State v. Perry

Annotate this Case

591 P.2d 379 (1979)

39 Or.App. 37

STATE of Oregon, Appellant, v. Robert Lee PERRY, Respondent.

Nos. DA 142861, DA 142872; CA 11904.

Court of Appeals of Oregon.

Argued and Submitted January 16, 1979.

Decided March 5, 1979.

*380 W. Benny Won, Asst. Atty. Gen., Salem, argued the cause for appellant. With him on the brief were James A. Redden, Atty. Gen., and Walter L. Barrie, Sol. Gen., Salem.

Frank Noonan, Portland, argued the cause for respondent. With him on the brief was Winfree & Noonan, Portland.



Defendant, a Washington resident traveling through this state, was charged in the District Court for Multnomah County with (1) Unlawful Possession of a Weapon in violation of state law, and (2) Carrying a Loaded Firearm in violation of a Portland city ordinance. Prior to trial, defendant moved to suppress the weapon on the ground that the seizure was unlawful. The trial judge granted the motion and the state appeals, assigning as error the granting of the motion to suppress.

Essentially, this is a case where the police stopped an automobile on the basis of apparently erroneous information.

The facts involved are as follows:

Officer Wilson of the Oregon State Police at approximately 3:15 a.m. on January 2, 1978, was patrolling northbound on Interstate 5 near Tualatin. He noticed defendant's automobile also traveling north and observed the vehicle weaving within its lane. Officer Wilson, while continuing to follow defendant's automobile, ran a radio check on the registration for the license plates on defendant's car. He was informed that the state computer showed that the vehicle was registered to a "Richard Perry," whose year of birth was 1934. He was also advised that there was an outstanding felony warrant for this person. By this time, the two vehicles had traveled approximately five miles from the initial point where the officer had first observed defendant's car and had entered the city limits of Portland.

Based on the above information, Officer Wilson, aided by Officer Nelson, then stopped defendant's car. Wilson asked defendant for his operator's license. Defendant immediately presented the officer with a Washington driver's license, which bore the name "Robert Lee Perry." The year of birth shown on that license was 1945. The officers then radioed from Wilson's patrol car and ran a radio check on defendant's operator's license. The radio check, which took five to ten minutes, indicated that there were no outstanding warrants for Robert Lee Perry. The officers returned to defendant's car and asked to see the vehicle registration, in an attempt to verify either the 1934 year of birth given to Wilson in the radio report, or the 1945 year of birth listed on defendant's operator's license.[1] Defendant, who was sitting in the driver's seat, thereupon reached across and opened the glove compartment. The officers thereupon observed a revolver in the compartment, which they immediately seized. After a brief discussion, defendant was issued a citation to appear in court for unlawful possession of a weapon and allowed to leave the scene. The officer testified on cross-examination by the trial judge that he stopped the defendant on the basis of the information received on the computer check.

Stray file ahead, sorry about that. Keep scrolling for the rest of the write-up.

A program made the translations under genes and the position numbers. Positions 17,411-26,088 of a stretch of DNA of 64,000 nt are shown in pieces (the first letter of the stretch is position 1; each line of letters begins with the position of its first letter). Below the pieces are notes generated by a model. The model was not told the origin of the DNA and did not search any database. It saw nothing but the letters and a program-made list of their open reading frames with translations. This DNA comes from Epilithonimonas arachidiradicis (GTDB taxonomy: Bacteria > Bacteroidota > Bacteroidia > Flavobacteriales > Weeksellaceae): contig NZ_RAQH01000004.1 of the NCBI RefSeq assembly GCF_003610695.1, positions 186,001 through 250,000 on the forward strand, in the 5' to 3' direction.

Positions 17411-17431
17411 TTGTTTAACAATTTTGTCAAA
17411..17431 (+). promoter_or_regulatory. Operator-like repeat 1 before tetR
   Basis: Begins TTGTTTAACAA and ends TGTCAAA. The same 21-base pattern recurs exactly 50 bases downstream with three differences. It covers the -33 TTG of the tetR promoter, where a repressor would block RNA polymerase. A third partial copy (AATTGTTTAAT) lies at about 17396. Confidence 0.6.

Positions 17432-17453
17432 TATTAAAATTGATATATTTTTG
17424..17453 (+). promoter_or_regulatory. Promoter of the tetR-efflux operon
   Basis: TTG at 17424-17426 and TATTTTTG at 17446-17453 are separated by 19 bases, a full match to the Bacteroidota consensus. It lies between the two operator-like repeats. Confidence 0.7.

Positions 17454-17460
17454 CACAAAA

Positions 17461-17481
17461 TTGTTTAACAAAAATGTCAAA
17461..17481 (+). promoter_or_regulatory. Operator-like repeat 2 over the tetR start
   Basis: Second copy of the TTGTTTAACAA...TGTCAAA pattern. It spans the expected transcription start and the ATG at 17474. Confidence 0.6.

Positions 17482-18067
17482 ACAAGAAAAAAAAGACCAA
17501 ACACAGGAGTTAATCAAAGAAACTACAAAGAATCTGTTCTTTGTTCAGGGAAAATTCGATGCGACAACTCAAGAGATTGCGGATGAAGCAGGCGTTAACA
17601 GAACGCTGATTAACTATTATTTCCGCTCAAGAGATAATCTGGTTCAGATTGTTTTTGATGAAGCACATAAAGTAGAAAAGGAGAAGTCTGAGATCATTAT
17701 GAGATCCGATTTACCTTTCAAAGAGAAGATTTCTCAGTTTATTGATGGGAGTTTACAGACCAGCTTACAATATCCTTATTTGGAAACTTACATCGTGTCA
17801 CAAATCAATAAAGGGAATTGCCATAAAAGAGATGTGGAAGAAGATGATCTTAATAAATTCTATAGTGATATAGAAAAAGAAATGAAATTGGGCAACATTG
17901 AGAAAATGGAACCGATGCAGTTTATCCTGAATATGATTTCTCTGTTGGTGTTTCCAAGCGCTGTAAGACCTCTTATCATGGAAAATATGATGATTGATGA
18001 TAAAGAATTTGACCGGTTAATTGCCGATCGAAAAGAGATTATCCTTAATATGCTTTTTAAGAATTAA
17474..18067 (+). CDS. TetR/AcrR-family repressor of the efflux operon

Defendant testified as follows: that Officer Wilson followed him for about five miles; that his car had not been weaving and that he had not been drinking; that when he was stopped by the officers and *381 produced his driver's license, he inquired as to why he was stopped; that Officer Wilson stated, "A felony has been committed and the person looks like you"; that after tendering his operator's license he was directed to get back into his car; that the officers returned to Wilson's patrol car and sat there for about an hour, after which they returned to defendant's vehicle; that Officer Wilson asked, "Is this your car?"; that defendant indicated that it was; that Officer Wilson then asked to see the vehicle registration; that defendant opened the glove box and was searching for the registration when the officers observed the gun.